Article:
The gown Rosalynn Carter wore to her husband's inauguration took up residence yesterday in the Smithsonian's Museum of History and Technology in a quiet outdoor ceremony vastly different in tone than the last time it was on public display.
"I feel a sense of history," Mrs. Carter said when making the presentation to the Smithsonian's collection of first ladies' gowns. She previously worn the gown, a blue chiffon with matching embroidered coat, to Jimmy Carter's inauguration as governor of Georgia, and the dress became controversial last year when dress designers were incensed that the first lady would not be wearing a new gown to Carter's presidential inauguration.
That controversy was resurrected briefly yesterday when S. Dillon Ripley, secretary of the Smithsonian, asked the 400 spectators at the public ceremony the question President Carter had asked inaugural guests - "How do you like Rosalynn's old dress?" The response was overwhelmingly positive.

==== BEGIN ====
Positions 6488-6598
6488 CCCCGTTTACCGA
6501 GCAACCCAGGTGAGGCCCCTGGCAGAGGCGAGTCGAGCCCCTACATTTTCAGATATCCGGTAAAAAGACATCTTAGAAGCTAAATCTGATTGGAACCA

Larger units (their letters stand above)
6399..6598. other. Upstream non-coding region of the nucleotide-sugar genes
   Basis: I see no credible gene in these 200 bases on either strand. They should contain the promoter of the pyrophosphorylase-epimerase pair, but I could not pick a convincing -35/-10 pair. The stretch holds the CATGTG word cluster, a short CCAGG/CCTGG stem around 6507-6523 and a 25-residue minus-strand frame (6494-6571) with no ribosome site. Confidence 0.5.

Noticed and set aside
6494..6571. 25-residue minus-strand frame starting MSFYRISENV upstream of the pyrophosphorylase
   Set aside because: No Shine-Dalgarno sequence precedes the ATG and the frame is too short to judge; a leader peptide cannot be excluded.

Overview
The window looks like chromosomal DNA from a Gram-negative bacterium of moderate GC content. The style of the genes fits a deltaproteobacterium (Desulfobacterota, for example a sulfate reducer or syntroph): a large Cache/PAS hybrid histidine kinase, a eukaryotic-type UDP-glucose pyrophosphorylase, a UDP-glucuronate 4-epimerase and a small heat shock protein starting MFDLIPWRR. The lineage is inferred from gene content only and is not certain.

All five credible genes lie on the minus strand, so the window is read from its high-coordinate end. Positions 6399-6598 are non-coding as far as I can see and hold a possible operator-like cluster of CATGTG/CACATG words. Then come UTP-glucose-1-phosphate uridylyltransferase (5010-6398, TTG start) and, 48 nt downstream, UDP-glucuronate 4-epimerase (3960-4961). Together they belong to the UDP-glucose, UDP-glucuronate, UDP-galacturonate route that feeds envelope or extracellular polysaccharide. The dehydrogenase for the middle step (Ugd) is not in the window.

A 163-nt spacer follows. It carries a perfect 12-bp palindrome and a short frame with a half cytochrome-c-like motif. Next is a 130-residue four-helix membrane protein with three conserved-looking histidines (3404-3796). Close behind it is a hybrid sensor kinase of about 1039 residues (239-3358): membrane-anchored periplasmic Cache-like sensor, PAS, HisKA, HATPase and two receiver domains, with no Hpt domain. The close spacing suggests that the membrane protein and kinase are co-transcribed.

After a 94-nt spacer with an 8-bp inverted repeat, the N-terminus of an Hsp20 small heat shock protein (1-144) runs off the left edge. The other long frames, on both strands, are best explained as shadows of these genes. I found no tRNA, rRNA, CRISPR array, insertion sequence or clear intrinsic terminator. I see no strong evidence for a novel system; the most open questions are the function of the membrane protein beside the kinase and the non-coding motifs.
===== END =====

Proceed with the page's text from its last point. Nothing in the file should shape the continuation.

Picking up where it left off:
Then the party moved inside for cookies, coffee and punch. The guests included Caron Carter, the first lady's daughter-in-law, and Jack Moses, owner of Jasons, the Americus, Ga., dress shop where Mrs. Carter bought the dress seven years ago. The first lady's other daughter-in-law, Annette, snapped pictures of the affair.
Remembering the controversy, the first lady told one woman she wouldn't want to wear it again, in the interests of good relations with the design industry.
But when another woman asked if Mrs. Carter could borrow the dress for some occasion in the future, she said, "I think coming to the Smithsonian is the highest honor the dress could have now."